Ensuring the safety of cell therapy: a quality control pipeline for cell purification and validation

Ensuring the safety of cell therapy: a quality control pipeline for cell purification and validation

Funding Type: 
Early Translational I
Grant Number: 
TR1-01250
Award Value: 
$5,830,771
Collaborative Funder: 
Victoria, Australia
Stem Cell Use: 
Embryonic Stem Cell
iPS Cell
Status: 
Closed
Public Abstract: 
The clinical application of cell replacement therapy in the US is dependent on the FDA's approval, and the primary objective of the FDA is to protect patients from unsafe drugs and procedures. The FDA has a specific mandate for human gene and cell therapy and since the unexpected deaths in early trials of gene therapy trials the bar for safety in these areas is unusually high. This is a summary of the key findings from the FDA's report on human embryonic stem cell therapy (April 2008): "From the perspective of toxicology, the proliferative potential of undifferentiated human embryonic and embryonic germ cells evokes the greatest level of concern. A characteristic of hESCs is their capacity to generate teratomas when transplanted into immunologically incompetent strains of mice. Undifferentiated hESCs are not considered as suitable for transplantation due to the risk of unregulated growth. Before clinical trials are begun in humans, the issue of unregulated growth potential and its relationship to stem cell differentiation must be evaluated". In order to overcome the concerns about the safety of pluripotent stem cell therapy, we have designed a pipeline of quality control measures that can be applied to any cell type that is being considered for Investigational New Drug (IND) approval by the FDA. The technologies that we will develop under this award will allow rigorous selection and characterization of cells before they are tested as transplants. By reducing the possibility that stem cell therapies will be toxic or cause cancer in patients, we will remove the major barriers to advancement of these therapies to the clinic.
Statement of Benefit to California:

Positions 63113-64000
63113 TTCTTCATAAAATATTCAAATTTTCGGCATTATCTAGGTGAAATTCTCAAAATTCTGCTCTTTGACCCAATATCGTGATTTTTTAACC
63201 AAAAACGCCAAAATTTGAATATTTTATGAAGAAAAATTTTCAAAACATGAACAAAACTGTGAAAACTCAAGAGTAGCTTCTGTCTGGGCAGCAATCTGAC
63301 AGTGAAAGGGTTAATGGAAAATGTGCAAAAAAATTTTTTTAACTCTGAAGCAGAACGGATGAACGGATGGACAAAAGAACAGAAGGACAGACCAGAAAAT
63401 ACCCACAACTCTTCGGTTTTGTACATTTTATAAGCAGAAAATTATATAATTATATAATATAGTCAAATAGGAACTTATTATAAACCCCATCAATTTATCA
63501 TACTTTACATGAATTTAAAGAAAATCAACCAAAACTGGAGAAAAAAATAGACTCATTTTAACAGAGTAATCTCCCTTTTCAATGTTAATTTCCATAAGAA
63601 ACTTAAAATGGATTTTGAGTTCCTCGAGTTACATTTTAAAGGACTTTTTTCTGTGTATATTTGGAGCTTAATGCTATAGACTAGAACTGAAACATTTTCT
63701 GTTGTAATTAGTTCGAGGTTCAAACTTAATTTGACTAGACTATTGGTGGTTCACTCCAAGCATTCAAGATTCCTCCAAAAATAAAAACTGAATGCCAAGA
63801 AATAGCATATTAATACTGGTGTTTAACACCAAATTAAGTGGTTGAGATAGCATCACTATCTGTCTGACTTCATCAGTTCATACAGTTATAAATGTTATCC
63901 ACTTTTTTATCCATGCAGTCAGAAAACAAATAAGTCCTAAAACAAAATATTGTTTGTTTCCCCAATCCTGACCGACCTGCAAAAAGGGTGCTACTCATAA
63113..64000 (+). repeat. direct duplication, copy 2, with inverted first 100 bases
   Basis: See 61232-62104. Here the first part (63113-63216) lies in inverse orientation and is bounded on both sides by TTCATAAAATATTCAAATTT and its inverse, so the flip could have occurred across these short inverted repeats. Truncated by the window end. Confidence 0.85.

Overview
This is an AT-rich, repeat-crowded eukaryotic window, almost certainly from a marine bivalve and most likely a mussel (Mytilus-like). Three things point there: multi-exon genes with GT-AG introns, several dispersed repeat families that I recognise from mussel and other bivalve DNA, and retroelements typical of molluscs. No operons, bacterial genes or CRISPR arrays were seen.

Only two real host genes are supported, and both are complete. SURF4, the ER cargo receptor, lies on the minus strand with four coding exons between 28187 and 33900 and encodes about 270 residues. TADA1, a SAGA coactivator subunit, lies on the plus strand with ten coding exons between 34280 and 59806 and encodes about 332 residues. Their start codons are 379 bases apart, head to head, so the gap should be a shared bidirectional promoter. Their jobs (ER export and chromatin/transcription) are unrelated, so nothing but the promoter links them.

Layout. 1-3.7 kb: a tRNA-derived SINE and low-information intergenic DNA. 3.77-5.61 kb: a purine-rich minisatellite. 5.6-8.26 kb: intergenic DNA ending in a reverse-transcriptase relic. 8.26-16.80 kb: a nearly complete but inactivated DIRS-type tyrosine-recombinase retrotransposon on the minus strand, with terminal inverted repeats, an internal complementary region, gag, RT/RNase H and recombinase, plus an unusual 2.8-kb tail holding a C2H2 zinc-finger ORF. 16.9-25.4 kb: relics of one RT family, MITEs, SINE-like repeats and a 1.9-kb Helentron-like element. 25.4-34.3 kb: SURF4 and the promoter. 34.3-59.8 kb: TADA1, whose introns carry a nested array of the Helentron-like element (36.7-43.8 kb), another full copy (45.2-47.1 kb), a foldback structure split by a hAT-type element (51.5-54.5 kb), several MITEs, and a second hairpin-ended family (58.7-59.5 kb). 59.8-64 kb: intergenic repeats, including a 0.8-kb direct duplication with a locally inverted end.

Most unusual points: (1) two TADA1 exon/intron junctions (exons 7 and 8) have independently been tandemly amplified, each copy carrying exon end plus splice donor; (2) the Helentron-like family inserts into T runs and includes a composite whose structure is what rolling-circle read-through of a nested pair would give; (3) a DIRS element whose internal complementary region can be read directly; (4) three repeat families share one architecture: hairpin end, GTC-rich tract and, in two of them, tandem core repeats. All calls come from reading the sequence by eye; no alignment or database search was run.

Californians are a large and diverse population that poses unique challenges for the future of medical care. Fortunately, California has a tradition of taking the lead in technology and medical breakthroughs and following through from the first idea to the final product. Almost 20,000 Californians await organ transplants, and more than a million suffer from progressive degenerative diseases and injuries such as Alzheimer disease, Parkinson’s disease, nerve-muscle disease such as amyotrophic lateral sclerosis (ALS) and muscular dystrophy, liver disease, diabetes, and spinal cord injury. The possibility of applying cell replacement therapy to these problems could drastically improve the outlook for treatment for the victims. A major goal for California's supporters of stem cell research is development of stem cell-based products that have medical use, and the mandate for the research community is to provide the best possible fundamental information to help guide clinical applications to make these cells as safe as is possible for cell therapy, by ensuring that they retain normal, noncancerous qualities. California scientists have taken the first steps to clinical applications of pluripotent stem cells through their cutting edge research in developing new ways to derive these cells and to differentiate them into cell types that can be used to replace damaged tissues. We propose to take this research to the next step, to prepare the cells for clinical trials. We propose to develop a comprehensive pipeline of quality control technologies that will ensure the safety and purity of cells used first for preclinical testing and later for obtaining IND approval from the FDA for initiating human trials. These technologies can be used for any cell therapy, and will considerably reduce the barriers to development of safe, effective new treatments for incurable disease. This will have a positive effect on the health care of all Californians, reduce the cost of development of cell therapies, and create new opportunities for jobs and industry in the state.